This artist's impression of Ceres shows NASA's Dawn spacecraft in orbit around the dwarf planet. As opposed to an ice encrusted world, this visualization shows a cratered, moon-like surface.

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Again with Dawn in view, this artist's impression shows an active Ceres complete with water vapor escaping from a possible sub-surface ocean. Water vapor was detected in the vicinity of Ceres by Hubble, so Dawn will be on the look-out for any trace of geysers venting water.

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As seen by Hubble from afar, curious white patches and possible variations in Ceres' surface composition can be seen. However, any detail in these images have so far prevented planetary scientists from fully understanding the dwarf planet's true nature.

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But now, as Dawn fast approaches orbital insertion, we're being treated to a bounty of data that shows a possibly ancient, rocky surface. Those curious white patches originally spied by Hubble are also snapping into view -- but what are they? Theories abound, but they may be tentative signs of subsurface water escaping to space and freezing on the surface. These are all signs of cryovolcanism, a dynamic that may dominate dwarf planet surface morphology.

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From afar, NASA's Dawn mission is able to watch Ceres rotate, as this series of observations on Feb. 4 shows.

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As Dawn gets up-close and personal with Ceres, the drama in the outer solar system is only just beginning to unfold. After 9 years of flying toward Pluto, NASA's New Horizons mission has begun approach preparations for its flyby in July.

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From ground-based and Hubble observations, there at tantalizing clues that this frozen world has a surprisingly dynamic surface with a thin atmosphere that changes during Pluto's 248 year orbit around the sun. In this artist's impression of New Horizons flying over Pluto, an atmosphere has been included with cryovolcanos -- the latter of which planetary scientists hope to confirm in July.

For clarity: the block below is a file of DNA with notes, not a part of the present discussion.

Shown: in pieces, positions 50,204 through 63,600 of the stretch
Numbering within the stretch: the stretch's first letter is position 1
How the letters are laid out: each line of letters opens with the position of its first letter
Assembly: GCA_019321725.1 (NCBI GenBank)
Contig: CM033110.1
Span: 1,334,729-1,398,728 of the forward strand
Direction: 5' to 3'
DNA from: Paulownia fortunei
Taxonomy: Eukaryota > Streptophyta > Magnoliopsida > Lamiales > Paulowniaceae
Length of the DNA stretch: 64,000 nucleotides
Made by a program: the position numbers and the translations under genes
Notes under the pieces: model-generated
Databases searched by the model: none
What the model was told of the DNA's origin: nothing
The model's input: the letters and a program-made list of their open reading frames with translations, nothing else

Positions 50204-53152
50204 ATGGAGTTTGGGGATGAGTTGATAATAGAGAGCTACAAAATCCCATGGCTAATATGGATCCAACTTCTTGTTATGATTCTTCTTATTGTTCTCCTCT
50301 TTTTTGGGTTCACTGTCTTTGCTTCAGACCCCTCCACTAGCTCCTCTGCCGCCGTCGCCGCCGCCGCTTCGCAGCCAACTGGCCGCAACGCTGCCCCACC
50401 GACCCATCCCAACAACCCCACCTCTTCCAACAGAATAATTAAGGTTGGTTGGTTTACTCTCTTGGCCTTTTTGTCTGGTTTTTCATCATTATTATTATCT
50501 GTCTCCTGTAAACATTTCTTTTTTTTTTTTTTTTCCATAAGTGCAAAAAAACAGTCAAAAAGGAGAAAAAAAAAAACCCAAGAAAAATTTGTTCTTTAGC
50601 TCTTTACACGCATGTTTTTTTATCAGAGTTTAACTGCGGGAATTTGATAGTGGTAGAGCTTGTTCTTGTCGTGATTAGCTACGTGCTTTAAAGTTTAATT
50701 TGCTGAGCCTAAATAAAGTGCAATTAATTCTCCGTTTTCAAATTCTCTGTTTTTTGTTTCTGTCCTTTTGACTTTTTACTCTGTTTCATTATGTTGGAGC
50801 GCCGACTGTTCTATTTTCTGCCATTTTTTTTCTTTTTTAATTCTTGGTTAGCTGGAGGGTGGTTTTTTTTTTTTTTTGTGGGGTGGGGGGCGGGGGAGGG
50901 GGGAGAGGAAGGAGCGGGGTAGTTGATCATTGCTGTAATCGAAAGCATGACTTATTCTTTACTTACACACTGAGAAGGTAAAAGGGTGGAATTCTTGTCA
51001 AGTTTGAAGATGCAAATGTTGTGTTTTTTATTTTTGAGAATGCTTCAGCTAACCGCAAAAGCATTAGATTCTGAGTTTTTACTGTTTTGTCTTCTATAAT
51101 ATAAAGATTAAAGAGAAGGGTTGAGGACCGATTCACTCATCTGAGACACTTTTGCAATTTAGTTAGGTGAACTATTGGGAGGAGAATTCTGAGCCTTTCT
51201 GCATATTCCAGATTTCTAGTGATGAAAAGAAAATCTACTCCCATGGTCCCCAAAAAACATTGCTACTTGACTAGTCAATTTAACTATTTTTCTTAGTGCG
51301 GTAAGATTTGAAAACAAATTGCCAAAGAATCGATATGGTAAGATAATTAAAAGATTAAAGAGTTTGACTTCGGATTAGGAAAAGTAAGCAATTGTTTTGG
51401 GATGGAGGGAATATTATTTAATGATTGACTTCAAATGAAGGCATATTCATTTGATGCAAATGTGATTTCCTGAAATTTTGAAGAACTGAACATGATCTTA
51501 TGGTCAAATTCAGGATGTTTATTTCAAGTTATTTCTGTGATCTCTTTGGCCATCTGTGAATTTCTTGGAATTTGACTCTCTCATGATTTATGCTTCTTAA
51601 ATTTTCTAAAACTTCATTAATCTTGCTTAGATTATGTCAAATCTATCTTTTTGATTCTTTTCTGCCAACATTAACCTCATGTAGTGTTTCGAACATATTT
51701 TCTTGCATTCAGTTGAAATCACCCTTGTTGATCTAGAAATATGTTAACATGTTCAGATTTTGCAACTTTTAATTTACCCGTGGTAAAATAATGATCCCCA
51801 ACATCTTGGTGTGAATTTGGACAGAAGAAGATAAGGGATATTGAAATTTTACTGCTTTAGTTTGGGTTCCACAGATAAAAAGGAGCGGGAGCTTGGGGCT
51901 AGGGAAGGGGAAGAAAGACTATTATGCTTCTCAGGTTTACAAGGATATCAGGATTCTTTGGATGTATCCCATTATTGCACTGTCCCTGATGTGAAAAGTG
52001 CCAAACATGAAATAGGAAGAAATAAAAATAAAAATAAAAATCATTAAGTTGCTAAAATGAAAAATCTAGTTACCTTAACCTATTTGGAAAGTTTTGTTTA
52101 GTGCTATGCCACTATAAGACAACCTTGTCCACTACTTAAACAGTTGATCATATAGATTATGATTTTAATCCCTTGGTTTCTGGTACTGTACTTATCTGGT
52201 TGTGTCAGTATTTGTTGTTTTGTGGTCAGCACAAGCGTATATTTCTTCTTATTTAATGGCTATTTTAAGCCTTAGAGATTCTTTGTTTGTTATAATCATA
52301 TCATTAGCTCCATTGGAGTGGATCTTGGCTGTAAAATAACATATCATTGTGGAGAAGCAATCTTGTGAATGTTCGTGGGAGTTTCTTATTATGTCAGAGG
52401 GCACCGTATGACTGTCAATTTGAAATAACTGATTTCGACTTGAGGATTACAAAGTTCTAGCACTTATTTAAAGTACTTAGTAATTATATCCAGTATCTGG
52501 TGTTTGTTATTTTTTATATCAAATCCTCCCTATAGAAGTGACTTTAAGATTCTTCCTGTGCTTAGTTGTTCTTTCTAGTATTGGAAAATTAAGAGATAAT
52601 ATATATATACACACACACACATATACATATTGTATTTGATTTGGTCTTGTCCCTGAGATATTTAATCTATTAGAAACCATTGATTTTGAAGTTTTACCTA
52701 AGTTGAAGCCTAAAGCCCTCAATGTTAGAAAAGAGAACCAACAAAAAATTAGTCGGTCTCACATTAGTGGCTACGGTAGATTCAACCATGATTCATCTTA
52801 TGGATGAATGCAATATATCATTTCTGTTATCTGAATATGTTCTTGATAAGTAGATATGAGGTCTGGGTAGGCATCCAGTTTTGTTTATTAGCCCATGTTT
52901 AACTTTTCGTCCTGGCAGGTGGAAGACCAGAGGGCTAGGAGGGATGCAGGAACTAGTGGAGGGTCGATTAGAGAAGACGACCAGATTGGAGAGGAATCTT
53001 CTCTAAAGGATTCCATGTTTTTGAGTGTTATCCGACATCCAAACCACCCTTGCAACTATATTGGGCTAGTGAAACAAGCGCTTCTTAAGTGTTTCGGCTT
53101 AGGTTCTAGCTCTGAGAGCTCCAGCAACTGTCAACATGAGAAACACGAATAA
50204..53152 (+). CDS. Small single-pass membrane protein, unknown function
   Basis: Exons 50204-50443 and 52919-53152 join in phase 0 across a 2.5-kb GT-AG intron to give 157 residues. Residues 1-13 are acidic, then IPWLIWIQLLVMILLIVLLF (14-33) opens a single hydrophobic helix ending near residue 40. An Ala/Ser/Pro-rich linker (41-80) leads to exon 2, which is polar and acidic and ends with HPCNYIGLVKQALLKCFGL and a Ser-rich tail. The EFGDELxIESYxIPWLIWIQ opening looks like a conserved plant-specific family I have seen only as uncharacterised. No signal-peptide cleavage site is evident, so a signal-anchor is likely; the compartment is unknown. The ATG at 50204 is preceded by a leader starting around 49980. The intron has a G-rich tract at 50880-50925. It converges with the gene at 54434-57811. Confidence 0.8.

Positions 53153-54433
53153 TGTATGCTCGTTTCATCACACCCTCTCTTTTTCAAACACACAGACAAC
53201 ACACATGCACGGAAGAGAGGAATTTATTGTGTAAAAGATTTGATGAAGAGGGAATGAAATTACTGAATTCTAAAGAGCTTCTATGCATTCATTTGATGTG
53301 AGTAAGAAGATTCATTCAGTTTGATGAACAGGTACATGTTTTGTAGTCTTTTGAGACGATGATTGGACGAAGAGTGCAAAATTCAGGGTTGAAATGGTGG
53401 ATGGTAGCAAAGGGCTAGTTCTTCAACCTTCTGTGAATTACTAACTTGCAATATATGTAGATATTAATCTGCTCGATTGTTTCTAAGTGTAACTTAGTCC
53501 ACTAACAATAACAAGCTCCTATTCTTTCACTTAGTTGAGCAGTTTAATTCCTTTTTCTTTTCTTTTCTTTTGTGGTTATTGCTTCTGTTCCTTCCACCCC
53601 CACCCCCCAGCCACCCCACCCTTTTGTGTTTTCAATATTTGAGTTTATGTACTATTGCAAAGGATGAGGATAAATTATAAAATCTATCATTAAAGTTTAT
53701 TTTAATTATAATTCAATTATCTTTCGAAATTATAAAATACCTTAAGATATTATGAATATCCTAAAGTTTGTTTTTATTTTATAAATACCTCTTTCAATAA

Pluto has a system of known moons, the largest of which, Charon, may be considered to be Pluto's binary partner. As Charon orbits Pluto, its powerful gravitational field tugs the dwarf planet off center, a dynamic that New Horizons has observed as it approaches.

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This artist's conception shows Pluto's moon Charon eclipsing the dwarf planet. Twice every orbit around the sun, each world eclipses the other.

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When Hubble spies on Pluto, it can see the different shades of the dwarf planet's surface rotate. As shown here in these blotchy images, little detail is obvious, but large regions with differing albedo (reflectiveness) may reveal huge craters, vast plains or mountains. But until New Horizons gets close, these regions will remain a mystery.

In this digital illustration rendered from 3-D NASA data of Pluto, an attempt has been made at matching observations with possible surface features.

In July 2014, NASA's New Horizons looked ahead and spied its ultimate goal: Pluto and Charon. Although tiny pinpricks of light, the pair can be seen orbiting one another in a binary dance that shifts Pluto off center. Both masses actually orbit an invisible point in space, above Pluto's surface, known as the Pluto-Charon barycenter. These observations have increased calls for Pluto to be redefined (yet again) as a 'binary planet.'

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Having spotted Charon months ago, New Horizons is now beginning to see Pluto's wider family of moons pop into view. Shown here are moons Nix (yellow diamond) and Hydra (orange diamond).

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Once NASA's New Horizons mission careens through the Pluto-Charon system, assuming it doesn't hit any debris on its way through, its mission in the Kuiper Belt has only just begun. Hubble is currently being used to identify possible icy targets


the spacecraft's Pluto encounter. Shown here is an artist's impression of another dwarf planet, Eris, that was discovered in 2005. Originally thought to be the


planet of the solar system, its discovery led to the IAU's decision to reclassify these small worlds as dwarf planets, demoting Pluto in the process, leaving us with 8 planets. But as we approach Pluto and begin to understand Ceres, just because they are dwarf planets doesn't mean they're not rich and dynamic places to explore. Our voyage of dwarf planet discovery has only just begun and regardless of our need to classify celestial objects, Pluto and Ceres hold some fascinating clues to planetary formation and solar system evolution.

For more, regularly check on the



NASA New Horizons

mission web sites.